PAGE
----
Congratulations on your new series, Secrets of the Short Game (Feb. 18, 25), by Jerry Barber. It is wonderfully detailed and presents its subject in the clearest and easiest-to-understand manner I have ever seen. But then so did My Secrets of Putting (Feb. 20, 1960) by Billy Casper and The Modem Fundamentals of Golf (March 11, 1957 et seq.) by Ben Hogan. Your golf editor has performed a real service for golf and golfers with the presentation of such articles in your magazine.
I am not a golfer—had never attended a golf tournament prior to the PGA of 1961 at Olympia Fields. We all know the story now—that miracle on the third hole of the fourth round, and those three incredible putts on 16, 17 and 18. The last was the 60-footer, and it seemed to take five minutes to wend its way to that small hole. It may well be that Jerry Barber may never win another major tournament, but it was a pleasure to find him chosen as the SPORTS ILLUSTRATED instructor of the short game. He earned this honor on that warm July day in 1961 by proving that to be short in stature is no handicap—if one is long on heart.
STUART G. MORRIS
Glen Ellyn, Ill.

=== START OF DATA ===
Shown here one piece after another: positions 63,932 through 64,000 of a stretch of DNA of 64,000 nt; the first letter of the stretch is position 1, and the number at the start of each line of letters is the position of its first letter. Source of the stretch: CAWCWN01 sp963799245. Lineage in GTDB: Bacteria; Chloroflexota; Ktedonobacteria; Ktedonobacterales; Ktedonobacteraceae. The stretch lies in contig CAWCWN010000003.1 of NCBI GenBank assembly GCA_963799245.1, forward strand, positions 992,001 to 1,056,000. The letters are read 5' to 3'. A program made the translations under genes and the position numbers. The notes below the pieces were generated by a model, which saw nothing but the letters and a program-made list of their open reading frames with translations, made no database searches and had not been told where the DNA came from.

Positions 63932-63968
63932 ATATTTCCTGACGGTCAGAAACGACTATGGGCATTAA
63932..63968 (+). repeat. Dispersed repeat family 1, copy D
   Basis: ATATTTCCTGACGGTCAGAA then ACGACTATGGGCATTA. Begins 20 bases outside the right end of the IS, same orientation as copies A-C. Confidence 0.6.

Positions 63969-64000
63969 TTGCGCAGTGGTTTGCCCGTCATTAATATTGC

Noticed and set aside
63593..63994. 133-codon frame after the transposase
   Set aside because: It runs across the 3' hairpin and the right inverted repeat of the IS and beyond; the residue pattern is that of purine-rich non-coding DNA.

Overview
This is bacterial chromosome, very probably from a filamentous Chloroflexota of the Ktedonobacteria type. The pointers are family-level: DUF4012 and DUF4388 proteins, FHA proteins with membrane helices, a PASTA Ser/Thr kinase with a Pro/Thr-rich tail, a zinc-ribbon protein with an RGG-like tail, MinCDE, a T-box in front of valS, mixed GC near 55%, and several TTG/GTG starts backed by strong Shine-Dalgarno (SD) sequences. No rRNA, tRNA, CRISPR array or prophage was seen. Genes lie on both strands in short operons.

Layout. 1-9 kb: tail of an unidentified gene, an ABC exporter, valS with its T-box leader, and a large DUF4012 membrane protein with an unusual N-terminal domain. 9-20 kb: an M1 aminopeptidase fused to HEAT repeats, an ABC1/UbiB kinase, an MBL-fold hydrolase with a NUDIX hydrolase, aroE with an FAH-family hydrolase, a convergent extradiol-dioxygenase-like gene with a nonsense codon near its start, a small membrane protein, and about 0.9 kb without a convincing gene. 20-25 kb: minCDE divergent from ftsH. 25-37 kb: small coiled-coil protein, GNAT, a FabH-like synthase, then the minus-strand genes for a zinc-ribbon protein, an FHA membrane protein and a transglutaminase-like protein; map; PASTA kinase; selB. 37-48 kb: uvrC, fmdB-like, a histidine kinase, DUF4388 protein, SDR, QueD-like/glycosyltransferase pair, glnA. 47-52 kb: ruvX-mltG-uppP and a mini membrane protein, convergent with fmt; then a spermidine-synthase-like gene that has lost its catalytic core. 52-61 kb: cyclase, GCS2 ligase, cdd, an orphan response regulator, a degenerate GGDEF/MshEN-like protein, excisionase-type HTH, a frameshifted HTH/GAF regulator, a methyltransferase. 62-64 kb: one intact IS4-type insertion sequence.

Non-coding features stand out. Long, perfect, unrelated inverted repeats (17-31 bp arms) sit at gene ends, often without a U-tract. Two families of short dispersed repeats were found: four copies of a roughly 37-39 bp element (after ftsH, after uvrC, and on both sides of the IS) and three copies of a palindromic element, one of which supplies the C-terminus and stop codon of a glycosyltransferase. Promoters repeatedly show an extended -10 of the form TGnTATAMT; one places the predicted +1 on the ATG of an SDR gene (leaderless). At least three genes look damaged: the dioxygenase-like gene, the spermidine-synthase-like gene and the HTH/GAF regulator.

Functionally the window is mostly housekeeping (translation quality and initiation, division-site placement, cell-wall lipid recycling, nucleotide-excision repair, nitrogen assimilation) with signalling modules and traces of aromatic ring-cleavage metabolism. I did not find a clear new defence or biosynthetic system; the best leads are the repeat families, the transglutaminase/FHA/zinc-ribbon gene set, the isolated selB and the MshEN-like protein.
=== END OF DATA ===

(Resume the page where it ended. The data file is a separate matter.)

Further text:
In your article, The Egg and the Net, you state the number of Americans who play tennis is estimated at more than 7 million, while golf can boast no more than 6 million. Even the most partisan tennis buffs will admit that the aggregate number of hours consumed, the number of casual and also of avid players and the total number of participants are greater in America in golf than in tennis.
DORING C. DAHL
Downers Grove, Ill.
•Statistics compiled by the nonpartisan Athletic Institute over the last six years, based on estimates by the U.S. Lawn Tennis Association and the National Golf Foundation, have shown tennis to be the leader in total number of players, both regular and casual.—ED.
I would like to add a little fuel to the 24-second-rule controversy and particularly to straighten out two of your readers, Ron Gelfand and Roger Kennedy (19TH HOLE, Feb. 18).